Volvo Penta’s Newest Generator Set Engine
25 August 2020
8 L D8 is latest addition to company’s U.S. EPA Tier 3 generator drive diesel line
Volvo Penta’s latest addition to its gen-set product portfolio is the D8 Stage 2 and Stage 3A/Tier 3 diesel engine. Based on an engine that has been used globally across the Volvo Group, Volvo Penta engineers said they optimized the design for the power generation market. The company said the new 8 L diesel engine offers a high power density combined with low fuel consumption and low noise levels.
“The proven D8 design is based on mature technology concepts that have undergone hundreds of thousands of testing hours and real-world use,” said Kristian Vekas, product manager for generator engines at Volvo Penta. “With the D8, our customers will benefit from 100% proven, reliable components. We have ensured our solution will function with the required performance and reliability levels in all the applications, climates and environments our customers operate in.
“It has been designed for quick, easy and economical installation as well as ease of operation and maintenance.”
The gen-set engines use high-tech diesel fuel injection and charging systems with low internal losses, contributing to low fuel consumption, said the company.
Volvo Penta said the new D8 industrial gen-set engine will mainly be used as a source of backup power, as well as cost-effective primary power generation in areas where energy is scarce. It can be used for both mobile and stationary power generation applications, depending on local emission regulations.
The EU Stage 3A/U.S. EPA Tier 3 compliant D8 (model TAD851-853GE) gen-set engine is a dual speed engine, switchable between 1500 rpm (50 Hz) and 1800 rpm (60 Hz), it delivers up to 258 kWm at prime power.
The EU Stage 2 compliant D8 engine, model TAD841-843GE, is also a dual speed diesel unit. Switchable between 1500 rpm (50 Hz) and 1800 rpm (60 Hz), it is rated 274 kWm at prime power and is also available in three power nodes: 253, 303 and 326 kVA at 1500 rpm (50 Hz) at prime power.
Developing the new gen-set engine
Volvo Penta said its engineers spent three years developing, testing and optimizing the new D8 Stage 2 and Stage 3A/U.S. EPA Tier 3 gen-set engine to ensure it met the requirements for a gen-set application.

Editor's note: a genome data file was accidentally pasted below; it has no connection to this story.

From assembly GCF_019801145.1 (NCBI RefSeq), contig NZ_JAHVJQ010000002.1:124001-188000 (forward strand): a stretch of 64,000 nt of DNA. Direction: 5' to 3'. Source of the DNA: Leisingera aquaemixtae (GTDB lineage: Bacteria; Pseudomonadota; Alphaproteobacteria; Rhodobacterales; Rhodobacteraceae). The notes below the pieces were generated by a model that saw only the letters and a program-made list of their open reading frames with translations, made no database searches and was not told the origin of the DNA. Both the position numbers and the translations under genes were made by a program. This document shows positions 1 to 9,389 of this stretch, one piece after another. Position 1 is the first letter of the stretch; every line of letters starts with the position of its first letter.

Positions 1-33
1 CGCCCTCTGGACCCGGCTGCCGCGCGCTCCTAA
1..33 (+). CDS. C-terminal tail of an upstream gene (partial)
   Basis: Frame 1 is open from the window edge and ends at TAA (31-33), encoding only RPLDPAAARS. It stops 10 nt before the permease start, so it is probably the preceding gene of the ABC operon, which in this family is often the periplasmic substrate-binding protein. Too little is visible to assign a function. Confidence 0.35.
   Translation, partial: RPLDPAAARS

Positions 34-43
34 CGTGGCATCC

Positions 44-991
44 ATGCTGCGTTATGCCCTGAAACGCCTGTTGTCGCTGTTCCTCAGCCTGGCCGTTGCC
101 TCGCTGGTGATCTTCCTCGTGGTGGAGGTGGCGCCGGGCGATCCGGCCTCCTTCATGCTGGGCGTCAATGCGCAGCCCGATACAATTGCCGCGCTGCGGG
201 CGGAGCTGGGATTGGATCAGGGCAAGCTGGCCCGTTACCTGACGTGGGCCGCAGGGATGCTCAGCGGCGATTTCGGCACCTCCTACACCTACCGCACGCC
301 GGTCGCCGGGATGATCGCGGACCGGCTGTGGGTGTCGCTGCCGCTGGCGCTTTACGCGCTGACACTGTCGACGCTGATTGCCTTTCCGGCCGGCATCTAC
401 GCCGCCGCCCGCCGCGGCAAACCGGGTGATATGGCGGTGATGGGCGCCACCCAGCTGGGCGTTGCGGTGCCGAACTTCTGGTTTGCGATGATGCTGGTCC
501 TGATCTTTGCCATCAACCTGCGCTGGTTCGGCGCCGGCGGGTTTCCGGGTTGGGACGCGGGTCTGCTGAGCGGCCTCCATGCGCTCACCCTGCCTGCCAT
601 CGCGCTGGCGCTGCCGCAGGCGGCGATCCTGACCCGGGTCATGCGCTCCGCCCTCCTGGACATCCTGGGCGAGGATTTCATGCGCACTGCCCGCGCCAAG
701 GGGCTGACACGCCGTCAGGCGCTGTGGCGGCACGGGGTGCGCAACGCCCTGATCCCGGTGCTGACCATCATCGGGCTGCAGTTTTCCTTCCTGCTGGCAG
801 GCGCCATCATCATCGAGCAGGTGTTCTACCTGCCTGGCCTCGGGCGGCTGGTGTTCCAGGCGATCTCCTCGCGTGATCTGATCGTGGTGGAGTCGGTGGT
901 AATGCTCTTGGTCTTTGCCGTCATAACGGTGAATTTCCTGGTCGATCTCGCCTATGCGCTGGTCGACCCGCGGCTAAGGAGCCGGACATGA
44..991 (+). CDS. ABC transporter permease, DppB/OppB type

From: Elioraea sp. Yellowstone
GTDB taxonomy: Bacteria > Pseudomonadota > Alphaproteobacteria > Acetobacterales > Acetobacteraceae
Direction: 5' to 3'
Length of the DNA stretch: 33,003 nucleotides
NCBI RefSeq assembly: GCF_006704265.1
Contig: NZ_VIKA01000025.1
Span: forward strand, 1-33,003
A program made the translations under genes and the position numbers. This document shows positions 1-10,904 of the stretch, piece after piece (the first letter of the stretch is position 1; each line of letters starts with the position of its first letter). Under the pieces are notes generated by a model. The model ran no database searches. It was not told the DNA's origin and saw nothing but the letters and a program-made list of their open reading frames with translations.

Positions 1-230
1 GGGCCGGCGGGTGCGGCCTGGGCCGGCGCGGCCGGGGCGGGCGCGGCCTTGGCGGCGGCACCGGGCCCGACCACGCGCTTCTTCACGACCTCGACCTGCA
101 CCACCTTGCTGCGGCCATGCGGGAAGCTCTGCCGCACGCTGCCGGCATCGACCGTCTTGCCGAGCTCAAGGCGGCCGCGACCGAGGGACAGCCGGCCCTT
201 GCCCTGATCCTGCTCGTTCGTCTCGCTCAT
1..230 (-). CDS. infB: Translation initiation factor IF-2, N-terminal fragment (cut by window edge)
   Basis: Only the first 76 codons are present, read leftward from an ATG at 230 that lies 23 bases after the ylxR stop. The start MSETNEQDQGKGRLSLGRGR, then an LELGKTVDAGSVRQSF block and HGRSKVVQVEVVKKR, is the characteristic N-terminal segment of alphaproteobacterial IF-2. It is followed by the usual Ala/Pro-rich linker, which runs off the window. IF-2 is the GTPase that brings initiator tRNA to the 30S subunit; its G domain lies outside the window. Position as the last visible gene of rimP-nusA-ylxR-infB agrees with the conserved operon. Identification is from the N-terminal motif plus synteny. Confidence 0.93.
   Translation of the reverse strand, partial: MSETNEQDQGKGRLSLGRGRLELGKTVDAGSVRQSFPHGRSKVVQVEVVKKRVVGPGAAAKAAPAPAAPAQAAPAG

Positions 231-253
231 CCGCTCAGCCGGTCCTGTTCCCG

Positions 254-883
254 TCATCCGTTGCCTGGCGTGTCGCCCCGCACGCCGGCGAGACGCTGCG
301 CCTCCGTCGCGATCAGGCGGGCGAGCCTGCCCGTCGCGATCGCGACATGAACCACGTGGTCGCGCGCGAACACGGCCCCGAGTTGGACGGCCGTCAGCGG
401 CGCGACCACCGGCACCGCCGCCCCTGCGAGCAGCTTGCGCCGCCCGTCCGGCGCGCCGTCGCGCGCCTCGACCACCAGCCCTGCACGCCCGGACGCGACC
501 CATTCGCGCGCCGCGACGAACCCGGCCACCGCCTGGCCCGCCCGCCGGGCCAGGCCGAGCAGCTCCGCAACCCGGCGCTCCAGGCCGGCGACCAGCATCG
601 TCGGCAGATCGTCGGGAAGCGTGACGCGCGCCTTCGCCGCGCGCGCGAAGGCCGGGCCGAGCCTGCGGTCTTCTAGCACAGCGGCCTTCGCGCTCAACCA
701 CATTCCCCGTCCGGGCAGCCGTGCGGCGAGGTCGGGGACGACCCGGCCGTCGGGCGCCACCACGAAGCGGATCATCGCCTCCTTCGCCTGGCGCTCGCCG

Anders Wernersson, engineering project manager for Medium Duty Engines at Volvo Penta, shared the work that went into developing the new engine: “Developing a new gen-set engine is both a big investment and challenge, he said. “At Volvo Penta, we focus on what brings value to our customers and put their needs at the heart of our design process. That’s why we started our new 8 L power generation engine project by speaking to our customers and finding out what they wanted to see in a new industrial generator engine.
“Based on their input, our top priorities were high power density, a compact size, low fuel consumption, low noise levels, ease of installation and reliability. They told us that they would mainly use the new engine as a reliable source of backup power, as well as cost-effective primary power generation in areas where energy is scarce. And there was a demand for the engine to be used in both mobile and stationary power generation applications. This gave us some very clear goals and made sure everyone involved in the project was pulling in the same direction and knew exactly what we needed to accomplish.
“As Volvo Penta is part of the Volvo Group, we are in position to have the strength of the group behind us and all the benefits this brings for sharing technologies. This meant that we didn’t need to reinvent the wheel, as we could start our development work with the proven D8 base engine. The D8 has already been used globally for a wide variety of applications across the Volvo Group. The proven design is based on mature technology concepts that have undergone hundreds of thousands of testing hours and real-world use, so our customers will benefit from proven, reliable components.
“By combining the product experience from Volvo Trucks with the customer, market and application knowledge of Volvo Penta, we have optimized the design for the power generation segment and created the optimal solution for all the applications, climates and environments our customers operate in.”
Wernersson said that testing was a key part of the development process “and we’ve tested this engine to the maximum – at temperatures of -25°C through to 60°C of sweltering heat.
“We’ve tested everything possible, down to the last screw, in the most demanding conditions to verify performance, reliability and durability.” This included engine calibration testing, functional testing, specific component testing, complete gen-set endurance testing, stress tests, customer installation tests and field testing.
Wernersson said that there are currently around 20 prototype D8 engines undergoing real-world field testing with customers. “This has provided us with invaluable feedback from customers who appreciate the engine’s compact design for its power class – which has been achieved without compromising on cooling performance,” he said.
“Other feedback has centered around the high power-to-weight ratio which contributes to power density, low fuel consumption, low noise levels, quick and easy installation as well as ease of operation and maintenance.”
This story first appeared in the August issue of Diesel Progress. To subscribe, click here.
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